Lead-zinc mineral deposits are thought to be the result of deep-seated fluid reactions that extend well into the basement. Therefore, the locations of lead-zinc mineral deposits should identify basement-related permeable zones (faults?). For this reason the distribution of these deposits in Pennsylvania by Rose (1999) is included as a data layer. The few known kimberlite locations are also included in the data base, because their sources were likely in the upper mantle.

The geologic map of Pennsylvania is included as a data layer allowing comparison of basement features or other data layers with surface features.

The topographic (DEM) map of Pennsylvania is included as a data layer allowing comparison of basement features or other data layers with surface topography.

Earlier Pennsylvania basement maps by Harris (1975) and by Saylor (1999) are included as separate data layers for comparison with this project’s composite map.

Examples of Combinations of Data Layers

With standard GIS software users can generate various combinations of data layers as overlays to produce other maps of interest. Included in the Preview are several examples of such combinations as additional products relevant to basement features in Pennsylvania. Layers of the basement map can be accessed using ArcGIS software (see Software Requirements).

Users are encouraged to generate their own combinations of the data and information contained in this geospatial database for Pennsylvania for applications of interest to them.


The authors gratefully acknowledge the invaluable assistance of Dr. Jay Parrish, State Geologist, Commonwealth of Pennsylvania, for initiating and facilitating this project. Many sources, as identified in the metadata files, provided critical data and information for this geospatial database. We also greatly appreciate the constructive comments and suggestions by the reviewers of the initial version of the database and example GIS products generated using it. This project was supported by the Bureau of Geologic and Topographic Survey, DCNR.
References Cited

Chaffin, D. L., 1981. Implications of regional gravity and magnetic data for structure beneath western Pennsylvania, M.S. Thesis, The Pennsylvania State University.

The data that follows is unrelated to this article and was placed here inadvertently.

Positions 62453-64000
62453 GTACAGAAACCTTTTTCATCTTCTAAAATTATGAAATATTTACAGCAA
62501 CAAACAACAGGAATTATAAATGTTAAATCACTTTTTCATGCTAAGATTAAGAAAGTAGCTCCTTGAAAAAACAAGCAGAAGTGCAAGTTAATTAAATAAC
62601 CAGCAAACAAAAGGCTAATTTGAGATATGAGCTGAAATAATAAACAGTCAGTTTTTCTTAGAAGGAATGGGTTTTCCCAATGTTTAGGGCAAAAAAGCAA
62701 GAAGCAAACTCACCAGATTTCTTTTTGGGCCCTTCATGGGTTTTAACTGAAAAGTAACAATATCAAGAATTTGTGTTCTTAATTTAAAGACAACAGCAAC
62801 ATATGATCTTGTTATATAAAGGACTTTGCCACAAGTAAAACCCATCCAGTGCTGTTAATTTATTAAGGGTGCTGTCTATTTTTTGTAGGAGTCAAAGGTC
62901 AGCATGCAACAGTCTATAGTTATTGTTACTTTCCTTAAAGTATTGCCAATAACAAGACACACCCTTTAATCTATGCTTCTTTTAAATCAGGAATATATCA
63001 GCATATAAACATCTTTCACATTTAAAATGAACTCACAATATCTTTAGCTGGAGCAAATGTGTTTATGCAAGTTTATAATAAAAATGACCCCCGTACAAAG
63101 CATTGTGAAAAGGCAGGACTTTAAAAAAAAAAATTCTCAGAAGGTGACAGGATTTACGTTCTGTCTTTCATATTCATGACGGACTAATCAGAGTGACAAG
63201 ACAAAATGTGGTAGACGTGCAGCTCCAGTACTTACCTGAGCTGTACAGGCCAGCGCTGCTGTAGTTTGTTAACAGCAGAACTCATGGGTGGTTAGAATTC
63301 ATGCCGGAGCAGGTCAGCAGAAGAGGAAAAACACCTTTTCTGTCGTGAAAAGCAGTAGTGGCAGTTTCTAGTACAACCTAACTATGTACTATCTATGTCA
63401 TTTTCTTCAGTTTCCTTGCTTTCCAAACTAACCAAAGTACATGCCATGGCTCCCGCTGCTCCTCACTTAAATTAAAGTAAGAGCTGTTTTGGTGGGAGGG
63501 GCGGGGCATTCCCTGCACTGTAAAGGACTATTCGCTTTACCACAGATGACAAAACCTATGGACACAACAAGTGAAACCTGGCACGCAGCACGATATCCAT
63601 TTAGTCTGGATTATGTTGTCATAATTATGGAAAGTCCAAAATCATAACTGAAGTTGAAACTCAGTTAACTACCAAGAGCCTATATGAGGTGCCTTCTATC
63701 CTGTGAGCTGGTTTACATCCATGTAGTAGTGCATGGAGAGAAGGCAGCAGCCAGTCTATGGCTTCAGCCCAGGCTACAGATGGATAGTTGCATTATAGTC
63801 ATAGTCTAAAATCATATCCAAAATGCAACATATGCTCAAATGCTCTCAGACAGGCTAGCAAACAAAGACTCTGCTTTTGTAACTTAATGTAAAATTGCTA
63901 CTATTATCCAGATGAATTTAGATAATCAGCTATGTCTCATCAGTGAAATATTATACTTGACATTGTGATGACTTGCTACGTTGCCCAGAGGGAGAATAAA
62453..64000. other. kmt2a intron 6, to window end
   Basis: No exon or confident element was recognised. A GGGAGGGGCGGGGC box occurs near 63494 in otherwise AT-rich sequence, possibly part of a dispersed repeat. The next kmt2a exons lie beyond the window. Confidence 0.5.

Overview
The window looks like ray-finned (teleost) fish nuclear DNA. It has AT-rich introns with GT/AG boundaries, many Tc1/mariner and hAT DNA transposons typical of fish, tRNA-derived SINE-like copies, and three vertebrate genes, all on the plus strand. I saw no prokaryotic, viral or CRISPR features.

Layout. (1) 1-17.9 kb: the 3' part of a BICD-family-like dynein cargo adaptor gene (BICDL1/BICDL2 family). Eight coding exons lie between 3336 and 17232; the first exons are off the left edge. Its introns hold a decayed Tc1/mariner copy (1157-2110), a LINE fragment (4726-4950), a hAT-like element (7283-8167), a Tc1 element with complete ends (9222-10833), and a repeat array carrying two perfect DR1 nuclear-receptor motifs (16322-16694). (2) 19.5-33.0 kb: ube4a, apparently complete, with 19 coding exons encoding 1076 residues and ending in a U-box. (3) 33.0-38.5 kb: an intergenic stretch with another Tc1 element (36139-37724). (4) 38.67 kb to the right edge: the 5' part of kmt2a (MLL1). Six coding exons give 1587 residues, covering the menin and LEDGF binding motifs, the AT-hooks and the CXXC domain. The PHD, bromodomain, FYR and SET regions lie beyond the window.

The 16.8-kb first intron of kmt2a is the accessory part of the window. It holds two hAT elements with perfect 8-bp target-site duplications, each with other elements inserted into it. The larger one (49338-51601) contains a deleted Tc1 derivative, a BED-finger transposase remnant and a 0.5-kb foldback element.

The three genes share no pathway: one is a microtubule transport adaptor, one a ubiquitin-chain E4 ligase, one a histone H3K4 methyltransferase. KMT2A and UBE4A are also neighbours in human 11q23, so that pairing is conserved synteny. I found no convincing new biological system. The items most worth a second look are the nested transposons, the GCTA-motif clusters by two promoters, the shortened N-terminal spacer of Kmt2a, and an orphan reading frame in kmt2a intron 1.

Crawford, M. L., Crawford, W. A., Hoersch, A. L., and Wagner, M. E., 1999. Precambrian and Lower Paleozoic Metamorphic and Igneous Rocks - Selected Rocks of the Piedmont Upland. Chapter 3A in The Geology of Pennsylvania, ed. C.H Shultz, Pennsylvania Geological Survey/Pittsburgh Geological Society, Special Publication #1, 26-35.

Davis, W.F., 1980. Two methods of automatic depth determination applied to a study of the magnetic basement of western Pennsylvania, Master of Sciences paper, 72 pp, The Pennsylvania State University.

Drake, A. A., Jr., 1999. Precambrian and Lower Paleozoic Metamorphic and Igneous Rocks – South Mountain and Reading Prong. Chap. 3B in The Geology of Pennsylvania, ed. C.H Shultz, Pennsylvania Geological Survey/Pittsburgh Geological Society, Special Publication #1, 36-49.

Gray, C. and S. I. Root, 1999. Great Valley and Piedmont Lowland. Chap. 18 in The Geology of Pennsylvania, ed. C.H Shultz, Pennsylvania Geological Survey/Pittsburgh Geological Society, Special Publication #1, 256-268.

Gold, D.P., Alexander, S.S., and Parizek, R.R., 1974. Application of remote sensing to natural resources and environmental problems in Pennsylvania. Earth and Mineral Sciences Bulletin, v. 43, No.7, 49-53.

Harris, D.L., 1975. Oil and Gas data from the Lower Ordovician and Cambrian Rocks of the Appalachian Basin. U.S. Geol. Surv. Misc. Investigation Series, Map I-917D.

Hawman R. B. and R. A. Phinney, 1992. 1. Structure of the crust and upper mantle beneath the Great Valley and Allegheny Plateau of eastern Pennsylvania 2. Comparison of linear inversion methods for sparse wide-angle reflection data, Jour. Geophys. Res., 97, 371-415.

Lavin, P.M, 2004. (Personal communications).

Lavin, P.M., Chaffin, D.L., and Davis, W.F., 1982. Major lineaments and the Lake Erie-Maryland crustal block. Tectonics, v. 1, 431-440.

Rose, A.W., 1999. Metallic Mineral Deposits - Zinc-Lead-Silver. Chap. 40D in The Geology of Pennsylvania, ed. C.H Shultz, Pennsylvania Geological Survey/Pittsburgh Geological Society, Special Publication 1, 583-587.

Saylor, T.E., 1999. Precambrian and Lower Paleozoic metamorphic and igneous rocks - in the subsurface. Chap. 3C in The Geology of Pennsylvania, ed. C. H Shultz, Pennsylvania Geological Survey/Pittsburgh Geological Society, Special Publication 1, 51-58.

Scanlin, M.A. and Engelder, T., 2003. The basement versus the no-basement hypothesis for folding within the Appalachian Plateau detachment sheet. American Journal of Science, 303, 519-563.

Scanlin, M.A., 2000. A new tectonic model for the Appalacian Plateau detachment sheet of southwestern Pennsylvania, PhD Thesis, The Pennsylvania State University, University Park, PA, 151pp.

USGS-NEIC Database, 2004. U.S. Geological Survey National Earthquake Information Center, (21 Feb. 2005).